I saw this photo in the papers about a week ago. It’s an installation by Ivan Fantini that is going to be part of a theater piece/perfomance called ABSTRIAL in the KosmosTheater from the 25th until the 27th of April in Vienna. The installation uses raising dough (or yeast) as a kinetic factor.
I also love how bacteria was used in Martin Margiela’s decomposing garmets from 1999. Here’s some short info on this work by HORROR VACUI
Martin Margiela (9/4/1615)
The first solo exhibition by Maison Martin Margiela. Eighteen dressed dummies represent all previous Martin Margiela Collections (Spring/Summer 1989 up to Autumn/Winter 1997/98). Garments chosen from each season are specially reproduced in whites, creams and greys. Each outfit is treated with different strains of bacteria, yeast and mould, all isolated from the air and nurtured to provide varying colours and textures. Over the first five days of the exhibition these organisms develop on the clothes and, once their gestation period is complete, change the colour and aspect of the garments.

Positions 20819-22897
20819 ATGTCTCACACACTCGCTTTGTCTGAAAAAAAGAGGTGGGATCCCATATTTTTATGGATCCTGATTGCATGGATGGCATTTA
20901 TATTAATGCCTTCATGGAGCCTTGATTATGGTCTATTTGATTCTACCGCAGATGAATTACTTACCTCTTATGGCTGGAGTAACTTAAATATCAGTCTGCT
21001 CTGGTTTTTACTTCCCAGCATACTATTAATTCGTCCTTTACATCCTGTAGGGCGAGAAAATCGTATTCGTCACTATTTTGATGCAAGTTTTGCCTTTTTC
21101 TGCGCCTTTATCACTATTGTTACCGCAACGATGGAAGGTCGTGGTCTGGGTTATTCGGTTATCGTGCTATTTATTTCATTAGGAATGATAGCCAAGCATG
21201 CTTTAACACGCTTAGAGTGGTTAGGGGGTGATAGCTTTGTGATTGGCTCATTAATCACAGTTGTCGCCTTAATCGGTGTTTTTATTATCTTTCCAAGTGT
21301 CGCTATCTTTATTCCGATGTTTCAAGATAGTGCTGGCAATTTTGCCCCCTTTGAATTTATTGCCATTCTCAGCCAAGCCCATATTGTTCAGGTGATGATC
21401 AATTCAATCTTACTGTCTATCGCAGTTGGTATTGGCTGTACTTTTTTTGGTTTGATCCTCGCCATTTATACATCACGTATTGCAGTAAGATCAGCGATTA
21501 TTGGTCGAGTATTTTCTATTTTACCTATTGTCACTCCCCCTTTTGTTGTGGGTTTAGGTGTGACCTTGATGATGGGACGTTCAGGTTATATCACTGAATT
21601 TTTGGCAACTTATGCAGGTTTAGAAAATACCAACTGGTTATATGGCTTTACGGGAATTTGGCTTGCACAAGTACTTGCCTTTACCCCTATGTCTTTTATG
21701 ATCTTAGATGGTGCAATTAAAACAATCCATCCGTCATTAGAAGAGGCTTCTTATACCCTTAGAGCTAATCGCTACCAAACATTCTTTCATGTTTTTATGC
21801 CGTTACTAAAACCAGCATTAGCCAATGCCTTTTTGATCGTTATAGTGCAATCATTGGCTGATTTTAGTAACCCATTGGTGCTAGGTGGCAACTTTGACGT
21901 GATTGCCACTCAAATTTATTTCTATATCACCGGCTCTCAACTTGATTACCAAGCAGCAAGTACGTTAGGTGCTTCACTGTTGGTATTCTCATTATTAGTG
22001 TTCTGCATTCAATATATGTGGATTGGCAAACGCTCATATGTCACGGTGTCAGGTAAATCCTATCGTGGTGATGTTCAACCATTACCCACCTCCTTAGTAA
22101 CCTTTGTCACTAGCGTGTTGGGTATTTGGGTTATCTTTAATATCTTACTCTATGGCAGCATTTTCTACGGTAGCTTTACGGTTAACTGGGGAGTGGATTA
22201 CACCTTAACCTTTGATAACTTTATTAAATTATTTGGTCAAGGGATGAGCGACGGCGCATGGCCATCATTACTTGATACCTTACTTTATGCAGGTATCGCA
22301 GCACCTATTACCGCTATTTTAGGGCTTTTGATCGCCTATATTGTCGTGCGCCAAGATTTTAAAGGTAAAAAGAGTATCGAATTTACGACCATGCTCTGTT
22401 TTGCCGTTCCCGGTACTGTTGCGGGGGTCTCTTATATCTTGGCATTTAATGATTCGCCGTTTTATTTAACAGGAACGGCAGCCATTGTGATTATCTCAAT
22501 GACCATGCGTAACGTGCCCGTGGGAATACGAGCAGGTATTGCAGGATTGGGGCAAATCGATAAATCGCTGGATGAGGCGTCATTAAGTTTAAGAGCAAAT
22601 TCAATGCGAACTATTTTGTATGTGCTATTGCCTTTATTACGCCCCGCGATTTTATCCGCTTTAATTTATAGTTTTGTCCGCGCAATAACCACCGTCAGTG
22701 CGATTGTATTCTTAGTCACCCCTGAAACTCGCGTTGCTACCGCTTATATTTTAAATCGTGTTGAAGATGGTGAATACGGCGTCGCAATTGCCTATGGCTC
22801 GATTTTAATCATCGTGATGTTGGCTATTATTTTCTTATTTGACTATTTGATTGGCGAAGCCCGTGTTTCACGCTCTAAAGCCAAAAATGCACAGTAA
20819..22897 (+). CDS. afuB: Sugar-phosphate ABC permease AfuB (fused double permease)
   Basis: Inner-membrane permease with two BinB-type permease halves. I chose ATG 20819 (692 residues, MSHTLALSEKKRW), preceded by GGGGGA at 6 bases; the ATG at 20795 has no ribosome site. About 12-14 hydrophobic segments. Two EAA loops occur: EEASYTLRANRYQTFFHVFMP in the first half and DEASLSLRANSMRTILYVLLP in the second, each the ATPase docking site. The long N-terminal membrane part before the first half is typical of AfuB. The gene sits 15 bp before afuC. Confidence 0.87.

I looked up who else uses bacteria in their art work and found Anna Dumitriu.
On the yeast topic, here is this great bread recipe I got from a friend of mine:
“Mix 1/4 teaspoon of dried yeast with 400g flour (out of which 100 – 150g is course-grained), 1 tsp salt and 500 ml water (if you use rye, will need a little more, should be a “relaxed” dough, sort of gloopy, really).
Stick in a bowl and ignore (covered) for 12-24 hours. Then turn out onto a well-floured surface and sort of gloop it together, until it looks organised. Flop onto a floured teatowel. Leave 1 to 1/2 hours. Heat oven to 230ºC with either a round casserole that can be covered or a 20cm cake tin which I cover with an ovenproof saucepan lid. When oven reaches the right temp and the vessel is totally pre-heated, turn the dough in and cover with lid. Return to oven for 30 mins. Remove cover after this time and leave a further 15 mins to brown.
Really easy, really yummy. Goes well with french cheese…”